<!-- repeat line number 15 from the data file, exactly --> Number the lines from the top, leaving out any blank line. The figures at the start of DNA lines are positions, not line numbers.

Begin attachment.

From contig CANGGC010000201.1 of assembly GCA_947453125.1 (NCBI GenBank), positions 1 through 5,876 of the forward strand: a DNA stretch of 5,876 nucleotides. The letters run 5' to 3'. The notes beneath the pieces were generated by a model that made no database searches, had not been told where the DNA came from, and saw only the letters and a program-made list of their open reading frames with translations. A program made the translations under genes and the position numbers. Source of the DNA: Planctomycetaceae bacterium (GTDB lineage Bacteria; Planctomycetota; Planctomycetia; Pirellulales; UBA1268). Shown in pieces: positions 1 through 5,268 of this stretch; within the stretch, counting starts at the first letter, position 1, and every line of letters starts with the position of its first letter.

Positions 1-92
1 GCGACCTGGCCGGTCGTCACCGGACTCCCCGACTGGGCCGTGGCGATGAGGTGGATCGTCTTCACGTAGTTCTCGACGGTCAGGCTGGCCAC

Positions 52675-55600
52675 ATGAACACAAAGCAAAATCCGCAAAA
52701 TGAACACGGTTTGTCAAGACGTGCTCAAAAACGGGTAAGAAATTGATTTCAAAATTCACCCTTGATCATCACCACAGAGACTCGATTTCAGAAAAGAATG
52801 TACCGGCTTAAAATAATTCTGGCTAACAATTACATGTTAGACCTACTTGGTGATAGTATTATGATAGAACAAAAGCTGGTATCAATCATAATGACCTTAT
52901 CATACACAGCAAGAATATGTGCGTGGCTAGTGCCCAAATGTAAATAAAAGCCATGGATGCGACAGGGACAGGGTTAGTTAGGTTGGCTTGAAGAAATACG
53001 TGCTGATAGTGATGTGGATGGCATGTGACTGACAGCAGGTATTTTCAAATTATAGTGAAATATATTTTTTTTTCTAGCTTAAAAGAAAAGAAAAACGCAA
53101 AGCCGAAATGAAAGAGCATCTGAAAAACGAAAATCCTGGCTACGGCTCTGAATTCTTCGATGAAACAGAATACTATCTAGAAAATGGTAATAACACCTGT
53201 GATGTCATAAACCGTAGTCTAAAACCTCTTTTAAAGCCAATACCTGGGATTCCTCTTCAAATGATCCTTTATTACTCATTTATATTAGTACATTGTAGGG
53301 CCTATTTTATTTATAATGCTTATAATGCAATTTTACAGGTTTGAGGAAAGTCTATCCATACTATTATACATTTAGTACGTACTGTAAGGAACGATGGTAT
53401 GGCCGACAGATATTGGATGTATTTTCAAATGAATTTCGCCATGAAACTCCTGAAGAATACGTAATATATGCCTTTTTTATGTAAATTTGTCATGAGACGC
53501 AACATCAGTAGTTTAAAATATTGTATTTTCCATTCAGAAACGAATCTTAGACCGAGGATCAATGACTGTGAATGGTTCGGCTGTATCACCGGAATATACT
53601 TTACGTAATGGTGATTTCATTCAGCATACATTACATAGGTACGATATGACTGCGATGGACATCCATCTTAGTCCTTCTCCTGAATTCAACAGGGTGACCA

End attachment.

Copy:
53601 TTACGTAATGGTGATTTCATTCAGCATACATTACATAGGTACGATATGACTGCGATGGACATCCATCTTAGTCCTTCTCCTGAATTCAACAGGGTGACCA